The case study I received was about a family of four that was experiencing symptoms of fever, abdominal cramping, and diarrhea. The children were affected more severely than the adults. It seems that the family consumed spoiled food considering that their fridge broke early in the day and they ate the food that was in there later on. My blast came up with a 99.6% match with Salmonella typhimurium. This seems to be an accurate match considering the symptoms related with a Salmonella typhimurium infection. Salmonella causes gastroenteritis with symptoms of diarrhea, vomiting, fever, and abdominal pain with elderly people, children and pregnant women being at greatest risk of developing infection. This is consistent with the family’s children having more severe symptoms.
Symptoms typically last two to five days. S. typhimurium causes infection by invading the intestinal mucosa and multiplying in specialized vacuoles and then invading the liver and spleen where it causes systematic disease. S. typhimurium enters the host orally through spoiled or undercooked meat and the incubation period is about 12 to 24 hours. It can also be transmitted through the fecal matter or contaminated water which can easily happen in poorly developed countries with poor waste management. Infection of S. typhimurium is highest in countries with poor sanitation but it can occur in any part of the world.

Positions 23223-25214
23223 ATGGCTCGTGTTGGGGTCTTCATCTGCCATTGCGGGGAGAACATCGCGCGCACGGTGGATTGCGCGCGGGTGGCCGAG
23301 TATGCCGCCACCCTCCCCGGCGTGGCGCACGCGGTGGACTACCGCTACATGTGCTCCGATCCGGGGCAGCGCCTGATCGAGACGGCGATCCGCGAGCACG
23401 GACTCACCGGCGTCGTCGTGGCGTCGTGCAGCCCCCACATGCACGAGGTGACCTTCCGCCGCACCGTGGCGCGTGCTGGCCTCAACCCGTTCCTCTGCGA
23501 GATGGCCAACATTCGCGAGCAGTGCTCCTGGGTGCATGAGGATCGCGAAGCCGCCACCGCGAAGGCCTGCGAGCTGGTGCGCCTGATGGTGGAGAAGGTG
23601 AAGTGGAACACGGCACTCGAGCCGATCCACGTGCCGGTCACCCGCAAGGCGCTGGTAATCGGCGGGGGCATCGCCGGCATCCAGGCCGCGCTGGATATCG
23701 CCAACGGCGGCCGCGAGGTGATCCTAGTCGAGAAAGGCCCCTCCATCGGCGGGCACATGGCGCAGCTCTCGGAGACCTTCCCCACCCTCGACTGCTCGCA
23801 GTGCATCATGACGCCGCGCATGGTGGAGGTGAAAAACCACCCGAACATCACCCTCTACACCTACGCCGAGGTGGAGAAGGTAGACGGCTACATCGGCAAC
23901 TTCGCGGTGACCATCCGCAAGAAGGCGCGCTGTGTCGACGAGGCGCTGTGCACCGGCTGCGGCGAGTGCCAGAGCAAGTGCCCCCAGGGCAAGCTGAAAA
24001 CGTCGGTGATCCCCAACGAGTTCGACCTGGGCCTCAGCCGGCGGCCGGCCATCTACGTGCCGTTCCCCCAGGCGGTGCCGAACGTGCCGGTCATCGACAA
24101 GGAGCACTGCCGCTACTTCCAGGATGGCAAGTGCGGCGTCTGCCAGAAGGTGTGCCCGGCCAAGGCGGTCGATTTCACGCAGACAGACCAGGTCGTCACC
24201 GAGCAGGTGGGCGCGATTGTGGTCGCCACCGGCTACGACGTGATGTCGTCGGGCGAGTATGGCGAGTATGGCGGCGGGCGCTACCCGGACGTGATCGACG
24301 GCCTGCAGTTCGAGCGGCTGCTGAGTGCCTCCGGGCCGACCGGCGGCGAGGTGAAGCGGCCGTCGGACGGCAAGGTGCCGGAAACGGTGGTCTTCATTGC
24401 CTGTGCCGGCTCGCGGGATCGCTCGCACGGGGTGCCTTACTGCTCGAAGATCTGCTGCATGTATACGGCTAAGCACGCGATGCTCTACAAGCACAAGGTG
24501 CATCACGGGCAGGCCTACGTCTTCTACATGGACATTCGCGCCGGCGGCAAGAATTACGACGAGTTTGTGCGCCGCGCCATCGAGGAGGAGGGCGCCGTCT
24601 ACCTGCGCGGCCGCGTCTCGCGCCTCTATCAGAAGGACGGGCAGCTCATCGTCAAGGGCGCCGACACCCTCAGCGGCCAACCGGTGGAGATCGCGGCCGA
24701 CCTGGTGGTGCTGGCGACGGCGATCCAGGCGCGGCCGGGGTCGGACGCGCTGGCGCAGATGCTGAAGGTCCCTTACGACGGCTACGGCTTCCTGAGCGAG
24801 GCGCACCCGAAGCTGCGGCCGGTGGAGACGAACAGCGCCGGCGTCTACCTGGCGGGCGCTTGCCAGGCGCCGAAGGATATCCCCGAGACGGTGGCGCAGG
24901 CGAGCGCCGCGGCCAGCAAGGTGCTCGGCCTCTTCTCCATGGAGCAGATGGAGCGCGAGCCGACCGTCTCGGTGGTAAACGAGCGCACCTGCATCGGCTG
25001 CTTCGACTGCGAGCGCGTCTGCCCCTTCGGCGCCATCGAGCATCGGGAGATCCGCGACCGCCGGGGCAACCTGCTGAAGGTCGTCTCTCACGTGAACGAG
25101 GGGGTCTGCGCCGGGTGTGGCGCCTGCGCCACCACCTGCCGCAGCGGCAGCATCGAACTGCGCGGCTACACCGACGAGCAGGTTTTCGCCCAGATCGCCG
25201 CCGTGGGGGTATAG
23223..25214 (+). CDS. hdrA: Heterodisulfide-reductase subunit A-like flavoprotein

The infection should clear up on its own for healthy individuals with access to clean water and food but if the infection spreads to the bloodstream, antibiotics will need to be taken. Transmission can be easily prevented by properly handling and cooking food, and by washing hands often. Since this family is otherwise healthy and has access to clean food and water, they should be fine within a few days with no need for antibiotics.
S. typhimurium is a rod shaped gram-negative bacterium. It is a facultative anaerobe so it does not require oxygen to survive. It is also motile via use of flagella. Unlike most Salmonella species, S. typhimurium does not ferment lactose.
The citation I selected discusses the effect of the addition of nisin to current Salmonella antibiotics. Overuse and abuse of antibiotics has lead to a serious ongoing problem of antibiotic resistance. It was studied and found that nisin can be used in order to reduce the minimal inhibitory concentration of the antibiotics which would therefore reduce the development of resistance of the bacteria to these antibiotics. Nisin can also be used as an addition to other gram-negative infections.